Mirabelli-Glossop Award for Distinquished Contribution

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The Mirabelli-Glossop Award for Distinguished Contribution is presented in recognition of exceptional and sustained contributions to the work of the Vanier Institute of the Family. To be recognized, contributions must be made in-kind and serve to enhance the Institute’s commitment to better understanding and supporting the central importance of Canada’s families, in all of their diversity.

This year’s recipients, Janet Fast and Donna Lero, were awarded this distinction for their outstanding contributions as lead researchers on the Caregiving & Work Project, in partnership with the Institute. Through a series of interviews, round table discussions and a national survey of senior HR executives, the Caregiving & Work Project is working with employers and managers across private, public and non-profit/voluntary sectors to identify best practices within their workplace and to support further innovations that will benefit both employers and employed caregivers.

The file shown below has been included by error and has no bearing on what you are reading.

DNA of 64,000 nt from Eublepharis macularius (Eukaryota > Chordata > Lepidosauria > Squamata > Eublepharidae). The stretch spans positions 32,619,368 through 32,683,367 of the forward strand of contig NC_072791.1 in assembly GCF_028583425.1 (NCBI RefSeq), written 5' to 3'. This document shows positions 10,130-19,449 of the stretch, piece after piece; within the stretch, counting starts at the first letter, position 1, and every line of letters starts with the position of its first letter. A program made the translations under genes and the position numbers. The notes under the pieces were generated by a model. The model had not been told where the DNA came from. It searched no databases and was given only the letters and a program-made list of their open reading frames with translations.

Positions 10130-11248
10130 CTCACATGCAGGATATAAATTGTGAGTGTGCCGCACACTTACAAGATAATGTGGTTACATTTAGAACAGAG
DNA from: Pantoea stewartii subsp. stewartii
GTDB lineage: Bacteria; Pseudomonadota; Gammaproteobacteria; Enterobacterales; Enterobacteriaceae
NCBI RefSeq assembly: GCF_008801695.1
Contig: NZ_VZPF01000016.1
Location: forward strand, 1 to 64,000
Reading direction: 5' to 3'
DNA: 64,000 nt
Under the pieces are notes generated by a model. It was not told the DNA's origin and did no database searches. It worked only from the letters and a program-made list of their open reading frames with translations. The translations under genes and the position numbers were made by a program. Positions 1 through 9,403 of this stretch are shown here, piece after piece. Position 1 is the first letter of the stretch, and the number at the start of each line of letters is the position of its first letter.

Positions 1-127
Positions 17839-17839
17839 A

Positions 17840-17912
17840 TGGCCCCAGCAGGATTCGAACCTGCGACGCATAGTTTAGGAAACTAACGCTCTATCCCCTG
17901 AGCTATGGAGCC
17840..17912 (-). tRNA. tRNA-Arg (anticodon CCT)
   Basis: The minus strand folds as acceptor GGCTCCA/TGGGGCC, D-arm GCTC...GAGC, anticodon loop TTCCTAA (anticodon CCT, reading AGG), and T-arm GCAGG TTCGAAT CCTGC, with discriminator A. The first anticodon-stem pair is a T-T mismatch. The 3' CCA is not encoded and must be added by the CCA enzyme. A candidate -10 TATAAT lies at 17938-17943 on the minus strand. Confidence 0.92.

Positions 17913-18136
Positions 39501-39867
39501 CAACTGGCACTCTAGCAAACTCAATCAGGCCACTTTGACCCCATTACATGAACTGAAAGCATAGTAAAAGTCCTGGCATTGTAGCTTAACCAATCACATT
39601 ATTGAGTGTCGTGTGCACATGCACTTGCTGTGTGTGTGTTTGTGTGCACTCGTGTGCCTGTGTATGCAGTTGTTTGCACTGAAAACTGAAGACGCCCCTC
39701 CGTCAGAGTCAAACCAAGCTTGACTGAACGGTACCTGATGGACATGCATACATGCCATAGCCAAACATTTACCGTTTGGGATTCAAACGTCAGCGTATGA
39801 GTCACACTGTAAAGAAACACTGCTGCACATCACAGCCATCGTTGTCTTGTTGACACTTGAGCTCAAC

“The Institute is delighted to be honouring these two women with such a distinction. With an aging population, a growing number of employees are providing some form of care to family, neighbours or friends. It is essential that employers are equipped with the knowledge, tools and resources to best support employed caregivers,” Nora Spinks, CEO, Vanier Institute of the Family.

About the 2012 recipients:  

Donna Lero is the inaugural holder of the Jarislowsky Chair in Families and Work, and leads the research agenda on Workplace Policies and Family Supports at the Centre for Families, Work and Well-Being at the University of Guelph, where she also teaches courses in child development and family-related social policy. Donna’s leadership in the field of child care, work, and family dates back to 1988, when she served as Director of the Canadian National Child Care Study.


Janet Fast is a professor in the Department of Human Ecology at the University of Alberta. Her participation in the Caregiving & Work Project reflects her deep commitment to better understanding the varied and hidden costs associated with adult caregiving. Janet is currently co-leading an international, multidisciplinary team investigating the juxtaposition of costs and contributions of adults with chronic illness and disability.